3. Had there been really such massacres as alleged by Western sources on the basis of purported leaks from unidentified members of the junior staff of the United Nations, people in Tamil Nadu would have come to know of these alleged massacres long before anybody else. Yes, there was concern over the use of air strikes and heavy artillery by the Sri Lankan security forces. These concerns were voiced by political and non-political elements in Tamil Nadu. There was equally a feeling in Tamil Nadu that the number of casualties suffered by the civilians during the final days of the fighting must have been more than the figures given by the Sri Lankan Government. In counter-insurgency situations, it happens often that the authorities tend to underestimate civilian casualties. We saw it in Iraq and we have been seeing it in Afghanistan. The debate regarding the number of civilian fatalities in Iraq and Afghanistan goes on without anybody being to establish the exact figure. But nobody accuses the US-led forces in Iraq and Afghanistan of deliberately indulging in large-scale massacres of civilians. Nobody is asking for an international tribunal to try those in charge of operations in those two countries.

4. A campaign has been started in the West to embarrass the Sri Lankan Government and to put its senior officers, who were in charge of counter-insurgency, in the dock by disseminating unauthenticated high figures of civilian fatalities in the Northern Province. India should keep away from this campaign, which seems to be motivated not necessarily by wholly humanitarian considerations. India is uniquely placed in having a better and more objective idea of what happened in the Northern Province and should act according to its judgement without being influenced by the anti-Colombo campaign mounted in the West.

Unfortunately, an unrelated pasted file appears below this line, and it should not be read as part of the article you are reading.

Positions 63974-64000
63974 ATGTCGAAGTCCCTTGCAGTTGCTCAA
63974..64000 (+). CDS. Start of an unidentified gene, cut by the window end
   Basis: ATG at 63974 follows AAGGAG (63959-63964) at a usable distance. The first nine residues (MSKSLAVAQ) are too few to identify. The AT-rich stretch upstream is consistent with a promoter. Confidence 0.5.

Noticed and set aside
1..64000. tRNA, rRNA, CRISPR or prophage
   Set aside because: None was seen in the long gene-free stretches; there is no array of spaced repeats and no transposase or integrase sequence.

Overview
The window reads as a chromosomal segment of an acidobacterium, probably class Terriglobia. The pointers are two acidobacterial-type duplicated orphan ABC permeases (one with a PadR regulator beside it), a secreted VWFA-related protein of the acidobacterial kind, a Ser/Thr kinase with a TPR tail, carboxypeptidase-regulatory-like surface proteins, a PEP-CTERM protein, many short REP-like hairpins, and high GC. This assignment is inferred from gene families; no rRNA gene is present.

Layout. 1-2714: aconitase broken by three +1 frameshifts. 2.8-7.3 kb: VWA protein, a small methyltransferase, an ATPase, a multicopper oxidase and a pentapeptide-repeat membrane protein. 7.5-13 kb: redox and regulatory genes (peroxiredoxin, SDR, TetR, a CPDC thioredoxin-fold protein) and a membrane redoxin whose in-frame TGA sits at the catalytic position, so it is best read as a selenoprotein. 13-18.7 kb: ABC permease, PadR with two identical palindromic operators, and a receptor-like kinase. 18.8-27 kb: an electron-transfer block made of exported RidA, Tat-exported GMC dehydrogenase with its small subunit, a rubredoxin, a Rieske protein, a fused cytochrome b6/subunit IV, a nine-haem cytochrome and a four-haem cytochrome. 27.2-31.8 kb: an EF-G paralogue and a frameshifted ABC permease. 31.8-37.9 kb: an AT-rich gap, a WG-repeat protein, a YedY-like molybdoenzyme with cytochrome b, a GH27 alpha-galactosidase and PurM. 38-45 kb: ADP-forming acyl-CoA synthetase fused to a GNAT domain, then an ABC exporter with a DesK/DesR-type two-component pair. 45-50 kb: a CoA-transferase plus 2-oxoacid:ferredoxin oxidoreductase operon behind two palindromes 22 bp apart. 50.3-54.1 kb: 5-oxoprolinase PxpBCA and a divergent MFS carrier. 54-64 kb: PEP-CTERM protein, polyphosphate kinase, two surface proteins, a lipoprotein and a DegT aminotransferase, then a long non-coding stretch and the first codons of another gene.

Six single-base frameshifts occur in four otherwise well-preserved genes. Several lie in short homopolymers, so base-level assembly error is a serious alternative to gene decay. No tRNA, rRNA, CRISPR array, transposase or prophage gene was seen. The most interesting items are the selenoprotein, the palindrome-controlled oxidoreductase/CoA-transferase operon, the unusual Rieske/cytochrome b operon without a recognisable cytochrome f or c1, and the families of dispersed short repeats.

5. Now that the LTTE's insurgency is over, three issues have acquired priority. The first priority is relief and rehabilitation of the Tamil civilians affected by the counter-insurgency operations. The second is post-conflict economic reconstruction in Sri Lanka as a whole and in the Tamil areas in particular. The third is addressing the Tamil anger through an appropriate political package. The LTTE may be gone, but not the Tamil anger.

6. Since the assassination of Rajiv Gandhi in 1991 and more particularly since 2002, India has been playing second fiddle in Sri Lanka. It has left it to Western powers such as Norway and the US as well as to Japan to play an activist role in helping Sri Lanka. The time has come for India to once again play an activist role in respect of all the priorities cited above. India should assume the leadership role in helping Sri Lanka in its relief, rehabilitation and reconstruction tasks.

7. The goodwill for India in Sri Lanka has never been higher than it is after the defeat of the LTTE. It is not because India played any active role in its defeat. It is because India did not try to hamper the counter-insurgency operations of the Sri Lankan security forces. This was interpreted by them as India's moral support for their operations. Many Sri Lankans with whom I have interacted in recent weeks have frankly admitted that India's moral support was much more crucial than any material support from Pakistan or China in their counter-insurgency operations.

8. India should try to build up on this goodwill and strengthen it further by taking the leadership role in international efforts to help Sri Lanka after the conflict. If this goodwill is not frittered away and is strengthened further, that could give India a moral authority to nudge the Sri Lankan Government towards a politicasl solution which would be meaningful to the Tamils and acceptable to the Sinhalese.